Reflecting on being asked to write this article, it struck me as surprising that as a doctor I am rarely asked about wellbeing rather than illness.

The National Health Service constitution opens with the line; “The NHS belongs to the people. It is there to improve our health and wellbeing."

I personally find great fulfillment in my role as a doctor, foremost in the daily interactions with patients, but, besieged by the challenges of treating illnesses and fighting back against disease, as healthcare professionals, maybe the focus is not always upon health and wellbeing more holistically. And that of ourselves and colleagues.

It isn’t just medicines that can make people better: it’s the people around them and the lives they lead. Sometimes it’s a phone call from a friend or a cup of tea or a nurse or doctor taking five minutes to hold a hand. Sometimes it’s walking the dog over the fells on a sunny day, sometimes it’s the hope that there’ll be one more day like that soon.

In my work, I treat an eclectic range of patients, from young sports professionals to older people with complex illnesses.

Some of the younger patients are athletes from diverse cultural and social backgrounds. Many have overcome setbacks or disadvantage to flourish in sport, often with the support of a mentor or their community. The everyday challenges of training are tough and disappointments and injuries are more frequent than the ultimate goal of a medal, yet they relish every step of training and all the effort and sweat. Their inner sense of wellbeing grows as they learn to master their own potential and, simultaneously, they grow as members of a community in sport.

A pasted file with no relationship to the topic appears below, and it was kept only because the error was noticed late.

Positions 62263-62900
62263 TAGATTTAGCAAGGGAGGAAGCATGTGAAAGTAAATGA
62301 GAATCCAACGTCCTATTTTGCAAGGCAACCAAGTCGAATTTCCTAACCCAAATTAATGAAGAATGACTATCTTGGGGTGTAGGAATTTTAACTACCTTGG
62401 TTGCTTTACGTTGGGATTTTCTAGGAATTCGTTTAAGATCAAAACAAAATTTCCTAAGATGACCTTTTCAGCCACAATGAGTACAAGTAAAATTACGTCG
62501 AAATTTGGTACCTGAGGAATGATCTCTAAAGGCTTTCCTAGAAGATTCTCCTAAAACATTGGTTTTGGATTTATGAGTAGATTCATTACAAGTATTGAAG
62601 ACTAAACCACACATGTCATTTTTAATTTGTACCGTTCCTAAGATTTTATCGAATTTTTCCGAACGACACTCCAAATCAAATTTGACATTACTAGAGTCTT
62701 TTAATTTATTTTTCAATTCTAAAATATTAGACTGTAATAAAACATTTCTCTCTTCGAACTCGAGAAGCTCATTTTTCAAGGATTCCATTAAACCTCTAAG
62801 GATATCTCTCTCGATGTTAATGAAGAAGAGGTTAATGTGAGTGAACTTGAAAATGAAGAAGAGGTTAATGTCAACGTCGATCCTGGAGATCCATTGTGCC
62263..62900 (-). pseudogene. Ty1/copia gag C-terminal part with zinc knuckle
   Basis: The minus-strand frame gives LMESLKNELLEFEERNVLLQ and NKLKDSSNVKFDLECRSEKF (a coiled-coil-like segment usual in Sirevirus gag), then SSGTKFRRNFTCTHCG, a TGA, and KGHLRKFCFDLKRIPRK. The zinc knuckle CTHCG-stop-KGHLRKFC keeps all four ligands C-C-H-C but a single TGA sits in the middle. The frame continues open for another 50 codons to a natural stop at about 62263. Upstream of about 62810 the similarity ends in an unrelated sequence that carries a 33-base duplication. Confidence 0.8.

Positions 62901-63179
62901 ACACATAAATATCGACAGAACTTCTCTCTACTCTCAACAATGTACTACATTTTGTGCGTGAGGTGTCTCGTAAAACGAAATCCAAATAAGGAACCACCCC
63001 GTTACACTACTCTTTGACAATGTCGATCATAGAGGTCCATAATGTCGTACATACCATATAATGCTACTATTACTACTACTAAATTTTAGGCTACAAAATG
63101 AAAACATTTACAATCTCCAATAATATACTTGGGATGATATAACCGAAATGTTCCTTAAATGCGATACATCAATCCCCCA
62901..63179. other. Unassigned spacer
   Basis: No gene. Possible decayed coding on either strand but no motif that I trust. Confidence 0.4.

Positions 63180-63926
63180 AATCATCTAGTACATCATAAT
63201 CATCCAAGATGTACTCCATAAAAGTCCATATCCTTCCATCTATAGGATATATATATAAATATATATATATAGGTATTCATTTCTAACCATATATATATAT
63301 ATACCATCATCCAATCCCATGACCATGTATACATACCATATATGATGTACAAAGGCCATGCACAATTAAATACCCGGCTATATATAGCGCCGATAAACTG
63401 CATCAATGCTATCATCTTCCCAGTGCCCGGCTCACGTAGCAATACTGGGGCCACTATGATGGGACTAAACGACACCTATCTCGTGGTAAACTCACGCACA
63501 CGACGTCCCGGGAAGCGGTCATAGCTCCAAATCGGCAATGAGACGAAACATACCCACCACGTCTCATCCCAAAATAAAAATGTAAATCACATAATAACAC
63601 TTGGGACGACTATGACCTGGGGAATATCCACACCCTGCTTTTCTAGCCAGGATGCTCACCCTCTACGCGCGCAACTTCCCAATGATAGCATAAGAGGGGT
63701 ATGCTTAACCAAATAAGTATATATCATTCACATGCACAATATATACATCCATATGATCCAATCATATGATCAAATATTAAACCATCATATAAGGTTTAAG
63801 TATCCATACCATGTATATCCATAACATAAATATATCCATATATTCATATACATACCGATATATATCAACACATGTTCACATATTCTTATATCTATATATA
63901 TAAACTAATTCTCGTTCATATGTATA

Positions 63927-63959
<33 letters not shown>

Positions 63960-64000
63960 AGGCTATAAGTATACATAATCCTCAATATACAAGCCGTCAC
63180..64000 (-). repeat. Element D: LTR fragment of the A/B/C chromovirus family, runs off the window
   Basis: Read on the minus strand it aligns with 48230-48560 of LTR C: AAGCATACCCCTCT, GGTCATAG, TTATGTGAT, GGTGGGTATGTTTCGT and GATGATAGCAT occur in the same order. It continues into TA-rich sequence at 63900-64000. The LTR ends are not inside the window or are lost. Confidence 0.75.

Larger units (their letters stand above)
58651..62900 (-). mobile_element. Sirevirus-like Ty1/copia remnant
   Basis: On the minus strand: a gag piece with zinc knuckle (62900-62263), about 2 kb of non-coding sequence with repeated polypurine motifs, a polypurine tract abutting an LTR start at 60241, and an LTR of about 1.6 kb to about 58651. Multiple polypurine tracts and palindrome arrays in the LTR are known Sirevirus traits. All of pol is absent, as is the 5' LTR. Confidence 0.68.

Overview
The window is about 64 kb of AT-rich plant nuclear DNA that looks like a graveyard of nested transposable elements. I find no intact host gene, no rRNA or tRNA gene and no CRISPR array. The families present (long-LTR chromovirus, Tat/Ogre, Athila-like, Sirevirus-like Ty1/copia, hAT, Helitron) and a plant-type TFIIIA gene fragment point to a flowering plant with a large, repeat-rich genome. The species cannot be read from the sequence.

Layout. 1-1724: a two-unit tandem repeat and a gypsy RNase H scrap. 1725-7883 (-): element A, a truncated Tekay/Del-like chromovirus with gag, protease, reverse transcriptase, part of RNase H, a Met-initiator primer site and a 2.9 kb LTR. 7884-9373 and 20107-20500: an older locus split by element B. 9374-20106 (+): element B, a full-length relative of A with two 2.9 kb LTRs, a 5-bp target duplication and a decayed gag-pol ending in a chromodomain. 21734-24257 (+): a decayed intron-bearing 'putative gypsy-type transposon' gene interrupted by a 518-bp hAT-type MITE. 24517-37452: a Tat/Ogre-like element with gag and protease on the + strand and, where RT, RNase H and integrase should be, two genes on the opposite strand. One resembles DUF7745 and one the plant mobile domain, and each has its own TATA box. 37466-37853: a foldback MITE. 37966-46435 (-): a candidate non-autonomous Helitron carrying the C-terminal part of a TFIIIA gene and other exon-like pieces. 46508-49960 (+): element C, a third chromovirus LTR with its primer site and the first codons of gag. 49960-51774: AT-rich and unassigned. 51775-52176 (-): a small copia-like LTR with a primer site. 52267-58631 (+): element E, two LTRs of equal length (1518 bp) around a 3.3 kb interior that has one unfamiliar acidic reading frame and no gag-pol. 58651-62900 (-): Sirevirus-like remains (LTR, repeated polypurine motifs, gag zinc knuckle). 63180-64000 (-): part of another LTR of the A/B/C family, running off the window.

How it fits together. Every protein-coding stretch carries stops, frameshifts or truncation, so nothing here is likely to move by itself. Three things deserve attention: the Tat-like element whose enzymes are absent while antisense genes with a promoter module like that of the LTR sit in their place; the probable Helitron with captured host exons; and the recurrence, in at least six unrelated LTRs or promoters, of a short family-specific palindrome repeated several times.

Athletes eat, sleep and breathe their sport, but they also take time with youth groups, presenting motivational talks and sometimes volunteering and coaching; and whatever event they attend, it’s with an aura of wellbeing and self-worth that appears to be infectious.

This past winter was long and cold.

I had a call from an elderly patient who lives alone after the death of her husband, is living with cancer and recently suffered a fall.

“I really couldn’t be bothered this week. But I had to do my exercises because the physio was coming. And because I’ve done those, now he says I can drive again to meet my friends for a cup of tea… Do you think I might be able to try the gym?"

Her physiotherapist had focused on wellbeing, not just rehabilitation for a broken arm, and suddenly purpose and possibilities were bringing colour back into her life.

We live in a time when we’re more connected than ever; doctors see patients face-to-face but also by phone and video call. Most of us spend many hours a day on a screen making connections all over the world, but loneliness and mental illness remain widespread.

Our own wellbeing can be boosted by investing time in activities we enjoy and also those which challenge us, developing our health and happiness. Friends, family and mentors can help us reach our goals and this can be mutually beneficial. And then we too can share our enthusiasms – whether in sport, social activities or simply with our presence – reaching across generational, cultural and social divides to connect and enhance wellbeing in others.